Just Another Diamond Day

Just Another Diamond Day


And all strangely fashionable too...

By the end of the ’60s, plenty of British hippies had given up trying to recreate a Utopian idyll in the cities and made a break for the countryside. One such was the formidably-named [a]Vashti Bunyan[/a], a singer/songwriter discovered by Andrew Loog Oldham and – briefly and unsuccessfully – hyped as the new [a]Marianne Faithfull[/a].

In 1968, her career going nowhere, Bunyan did what must have seemed the logical thing – set off for an artist’s community set up by Donovan on the Isle Of Skye in a gypsy caravan with a horse, a dog and a boyfriend in tow. The journey lasted a year-and-a-half, and ended when they discovered Donovan had given up on the whole plan.

What remained, however, were a dozen or so tremendous songs she’d written on the way, the kind of songs that evoke a gentle, innocent, bucolic life that only ever existed in the played-out fantasies of a few ambitious hippies. Recorded in London with various straw -chewing reprobates from Fairport Convention, the Incredible String Band, plus Nick Drake‘s string arranger Robert Kirby, ‘Just Another Diamond Day’ was briefly released and roundly ignored, in 1970. Bunyan, by now completely fed up with the game, stuffed off to the west of Ireland and didn’t come back.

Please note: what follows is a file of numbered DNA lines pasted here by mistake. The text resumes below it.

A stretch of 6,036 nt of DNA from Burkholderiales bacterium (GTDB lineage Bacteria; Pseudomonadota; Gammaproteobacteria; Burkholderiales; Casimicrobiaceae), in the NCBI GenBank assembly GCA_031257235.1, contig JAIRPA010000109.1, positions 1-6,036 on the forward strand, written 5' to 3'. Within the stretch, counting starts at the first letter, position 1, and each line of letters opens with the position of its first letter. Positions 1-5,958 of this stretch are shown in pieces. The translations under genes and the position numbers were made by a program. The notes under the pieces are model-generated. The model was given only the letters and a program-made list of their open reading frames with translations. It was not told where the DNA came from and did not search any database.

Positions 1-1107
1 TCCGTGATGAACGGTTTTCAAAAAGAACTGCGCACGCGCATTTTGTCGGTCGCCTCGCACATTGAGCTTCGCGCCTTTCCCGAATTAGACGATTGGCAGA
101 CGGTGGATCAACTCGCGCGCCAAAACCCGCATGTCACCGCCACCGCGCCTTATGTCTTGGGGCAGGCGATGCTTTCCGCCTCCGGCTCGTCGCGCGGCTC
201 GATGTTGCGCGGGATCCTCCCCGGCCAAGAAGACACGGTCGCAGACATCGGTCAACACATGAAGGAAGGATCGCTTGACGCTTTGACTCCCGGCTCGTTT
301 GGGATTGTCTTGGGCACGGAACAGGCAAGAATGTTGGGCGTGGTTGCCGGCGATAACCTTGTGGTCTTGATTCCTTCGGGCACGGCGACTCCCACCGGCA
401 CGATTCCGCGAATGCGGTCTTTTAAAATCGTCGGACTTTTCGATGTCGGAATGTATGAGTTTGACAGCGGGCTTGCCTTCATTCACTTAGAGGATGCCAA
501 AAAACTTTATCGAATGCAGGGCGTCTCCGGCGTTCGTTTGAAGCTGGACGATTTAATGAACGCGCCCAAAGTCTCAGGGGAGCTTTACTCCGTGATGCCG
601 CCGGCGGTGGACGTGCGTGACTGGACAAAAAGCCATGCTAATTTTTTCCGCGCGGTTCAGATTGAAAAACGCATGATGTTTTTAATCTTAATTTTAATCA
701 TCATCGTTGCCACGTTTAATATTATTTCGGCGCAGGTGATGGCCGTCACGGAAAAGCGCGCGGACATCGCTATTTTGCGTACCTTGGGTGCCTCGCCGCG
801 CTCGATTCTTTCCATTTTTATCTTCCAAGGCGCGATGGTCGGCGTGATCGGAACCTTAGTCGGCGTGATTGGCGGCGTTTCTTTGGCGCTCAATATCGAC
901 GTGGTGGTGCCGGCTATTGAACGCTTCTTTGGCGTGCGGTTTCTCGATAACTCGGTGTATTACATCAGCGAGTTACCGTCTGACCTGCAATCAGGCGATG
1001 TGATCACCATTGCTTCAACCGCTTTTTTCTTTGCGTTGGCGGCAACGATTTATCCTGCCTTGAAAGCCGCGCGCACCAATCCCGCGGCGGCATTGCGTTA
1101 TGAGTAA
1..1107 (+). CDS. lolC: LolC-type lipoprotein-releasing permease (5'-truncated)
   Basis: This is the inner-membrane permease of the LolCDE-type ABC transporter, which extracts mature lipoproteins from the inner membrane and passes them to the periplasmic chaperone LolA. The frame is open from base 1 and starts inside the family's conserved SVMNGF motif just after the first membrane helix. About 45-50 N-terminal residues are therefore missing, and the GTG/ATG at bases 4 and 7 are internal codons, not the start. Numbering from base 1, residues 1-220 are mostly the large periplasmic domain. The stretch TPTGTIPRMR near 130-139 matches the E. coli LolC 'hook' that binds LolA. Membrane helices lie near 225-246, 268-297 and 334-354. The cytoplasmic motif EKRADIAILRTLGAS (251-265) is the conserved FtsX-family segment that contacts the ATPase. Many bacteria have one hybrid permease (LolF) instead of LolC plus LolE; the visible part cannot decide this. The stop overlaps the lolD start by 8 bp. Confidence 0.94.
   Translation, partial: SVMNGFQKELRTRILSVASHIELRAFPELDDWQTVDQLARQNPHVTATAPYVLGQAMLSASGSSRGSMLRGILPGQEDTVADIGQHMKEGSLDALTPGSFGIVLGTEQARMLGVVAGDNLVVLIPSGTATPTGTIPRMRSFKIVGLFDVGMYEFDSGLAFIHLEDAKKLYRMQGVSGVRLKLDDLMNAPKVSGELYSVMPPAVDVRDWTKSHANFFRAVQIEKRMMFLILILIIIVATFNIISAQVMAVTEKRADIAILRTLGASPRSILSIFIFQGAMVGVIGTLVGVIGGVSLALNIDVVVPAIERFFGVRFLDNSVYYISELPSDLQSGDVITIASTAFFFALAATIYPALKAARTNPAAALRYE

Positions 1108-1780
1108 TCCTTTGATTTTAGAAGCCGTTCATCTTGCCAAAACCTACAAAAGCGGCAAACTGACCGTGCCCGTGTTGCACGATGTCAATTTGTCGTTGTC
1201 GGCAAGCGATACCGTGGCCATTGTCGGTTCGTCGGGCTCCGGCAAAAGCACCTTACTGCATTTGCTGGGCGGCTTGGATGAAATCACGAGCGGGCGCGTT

If her life was as free of urban shit as this blessedly reissued album suggests, who can blame her? Those suspicious of fol-de-rolling may want to tread carefully here, but ‘Glow Worms’ and ‘Swallow Song’, especially, are gifted with a beauty and purity rare even in her contemporaries. And all strangely fashionable, too, thanks to Kathryn Williams‘ nomination for the Mercury Music fandango. To the bothy, kids.